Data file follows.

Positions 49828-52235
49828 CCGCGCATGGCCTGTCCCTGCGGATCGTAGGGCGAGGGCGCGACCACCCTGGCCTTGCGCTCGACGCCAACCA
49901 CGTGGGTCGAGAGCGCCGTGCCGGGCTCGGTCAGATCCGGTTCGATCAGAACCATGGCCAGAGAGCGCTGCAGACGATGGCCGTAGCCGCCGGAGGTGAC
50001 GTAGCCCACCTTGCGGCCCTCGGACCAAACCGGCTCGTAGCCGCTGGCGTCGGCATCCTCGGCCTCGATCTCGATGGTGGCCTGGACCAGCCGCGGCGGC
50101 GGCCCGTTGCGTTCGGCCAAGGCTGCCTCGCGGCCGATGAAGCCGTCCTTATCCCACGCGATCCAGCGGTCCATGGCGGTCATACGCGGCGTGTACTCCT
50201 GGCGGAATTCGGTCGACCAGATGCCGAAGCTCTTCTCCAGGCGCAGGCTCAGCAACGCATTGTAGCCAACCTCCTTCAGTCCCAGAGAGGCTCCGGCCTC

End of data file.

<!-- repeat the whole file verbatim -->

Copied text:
Positions 49828-52235
49828 CCGCGCATGGCCTGTCCCTGCGGATCGTAGGGCGAGGGCGCGACCACCCTGGCCTTGCGCTCGACGCCAACCA
49901 CGTGGGTCGAGAGCGCCGTGCCGGGCTCGGTCAGATCCGGTTCGATCAGAACCATGGCCAGAGAGCGCTGCAGACGATGGCCGTAGCCGCCGGAGGTGAC
50001 GTAGCCCACCTTGCGGCCCTCGGACCAAACCGGCTCGTAGCCGCTGGCGTCGGCATCCTCGGCCTCGATCTCGATGGTGGCCTGGACCAGCCGCGGCGGC
50101 GGCCCGTTGCGTTCGGCCAAGGCTGCCTCGCGGCCGATGAAGCCGTCCTTATCCCACGCGATCCAGCGGTCCATGGCGGTCATACGCGGCGTGTACTCCT
50201 GGCGGAATTCGGTCGACCAGATGCCGAAGCTCTTCTCCAGGCGCAGGCTCAGCAACGCATTGTAGCCAACCTCCTTCAGTCCCAGAGAGGCTCCGGCCTC